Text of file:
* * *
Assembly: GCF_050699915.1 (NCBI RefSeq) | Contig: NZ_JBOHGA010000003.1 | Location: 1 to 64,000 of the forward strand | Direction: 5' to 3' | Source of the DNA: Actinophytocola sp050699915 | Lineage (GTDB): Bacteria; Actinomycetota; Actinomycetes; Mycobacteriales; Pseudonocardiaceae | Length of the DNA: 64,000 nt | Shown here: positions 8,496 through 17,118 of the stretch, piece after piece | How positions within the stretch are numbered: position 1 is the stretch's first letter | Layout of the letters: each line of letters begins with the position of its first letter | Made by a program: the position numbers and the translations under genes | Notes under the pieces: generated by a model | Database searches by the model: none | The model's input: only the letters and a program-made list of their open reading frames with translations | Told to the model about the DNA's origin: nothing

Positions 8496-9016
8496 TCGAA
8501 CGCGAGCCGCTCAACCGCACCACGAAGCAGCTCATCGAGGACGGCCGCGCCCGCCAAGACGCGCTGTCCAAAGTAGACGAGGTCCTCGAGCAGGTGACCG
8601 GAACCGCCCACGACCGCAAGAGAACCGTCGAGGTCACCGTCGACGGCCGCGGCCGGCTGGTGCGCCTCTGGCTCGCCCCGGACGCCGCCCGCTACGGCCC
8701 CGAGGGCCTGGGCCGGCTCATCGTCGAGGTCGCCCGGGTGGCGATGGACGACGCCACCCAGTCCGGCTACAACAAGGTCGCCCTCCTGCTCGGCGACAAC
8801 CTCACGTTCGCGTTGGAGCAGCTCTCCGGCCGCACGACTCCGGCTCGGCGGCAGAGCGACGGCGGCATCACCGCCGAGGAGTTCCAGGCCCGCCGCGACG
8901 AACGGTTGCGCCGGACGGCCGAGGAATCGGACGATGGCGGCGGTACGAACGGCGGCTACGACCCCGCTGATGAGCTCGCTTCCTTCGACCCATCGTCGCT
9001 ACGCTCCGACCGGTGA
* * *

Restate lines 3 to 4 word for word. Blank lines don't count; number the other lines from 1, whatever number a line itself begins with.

8496 TCGAA
8501 CGCGAGCCGCTCAACCGCACCACGAAGCAGCTCATCGAGGACGGCCGCGCCCGCCAAGACGCGCTGTCCAAAGTAGACGAGGTCCTCGAGCAGGTGACCG